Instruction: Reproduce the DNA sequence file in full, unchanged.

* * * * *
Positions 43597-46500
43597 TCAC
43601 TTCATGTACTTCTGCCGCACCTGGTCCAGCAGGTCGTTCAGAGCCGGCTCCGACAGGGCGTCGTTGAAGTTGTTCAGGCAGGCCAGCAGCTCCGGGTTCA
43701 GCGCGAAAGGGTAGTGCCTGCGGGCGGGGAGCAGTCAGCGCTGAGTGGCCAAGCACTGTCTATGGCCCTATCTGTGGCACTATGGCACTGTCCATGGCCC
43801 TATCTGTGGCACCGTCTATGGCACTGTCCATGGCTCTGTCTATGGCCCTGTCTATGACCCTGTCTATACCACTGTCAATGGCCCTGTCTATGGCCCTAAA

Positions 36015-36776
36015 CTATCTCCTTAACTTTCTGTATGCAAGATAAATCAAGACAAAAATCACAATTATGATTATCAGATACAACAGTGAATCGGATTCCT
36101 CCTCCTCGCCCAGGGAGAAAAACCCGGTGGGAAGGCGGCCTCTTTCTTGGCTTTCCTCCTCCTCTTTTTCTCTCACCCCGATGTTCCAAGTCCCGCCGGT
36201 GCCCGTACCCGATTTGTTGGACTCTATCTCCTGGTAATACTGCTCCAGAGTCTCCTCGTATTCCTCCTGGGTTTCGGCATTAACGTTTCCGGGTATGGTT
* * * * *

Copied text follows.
Positions 43597-46500
43597 TCAC
43601 TTCATGTACTTCTGCCGCACCTGGTCCAGCAGGTCGTTCAGAGCCGGCTCCGACAGGGCGTCGTTGAAGTTGTTCAGGCAGGCCAGCAGCTCCGGGTTCA
43701 GCGCGAAAGGGTAGTGCCTGCGGGCGGGGAGCAGTCAGCGCTGAGTGGCCAAGCACTGTCTATGGCCCTATCTGTGGCACTATGGCACTGTCCATGGCCC
43801 TATCTGTGGCACCGTCTATGGCACTGTCCATGGCTCTGTCTATGGCCCTGTCTATGACCCTGTCTATACCACTGTCAATGGCCCTGTCTATGGCCCTAAA

Positions 36015-36776
36015 CTATCTCCTTAACTTTCTGTATGCAAGATAAATCAAGACAAAAATCACAATTATGATTATCAGATACAACAGTGAATCGGATTCCT
36101 CCTCCTCGCCCAGGGAGAAAAACCCGGTGGGAAGGCGGCCTCTTTCTTGGCTTTCCTCCTCCTCTTTTTCTCTCACCCCGATGTTCCAAGTCCCGCCGGT
36201 GCCCGTACCCGATTTGTTGGACTCTATCTCCTGGTAATACTGCTCCAGAGTCTCCTCGTATTCCTCCTGGGTTTCGGCATTAACGTTTCCGGGTATGGTT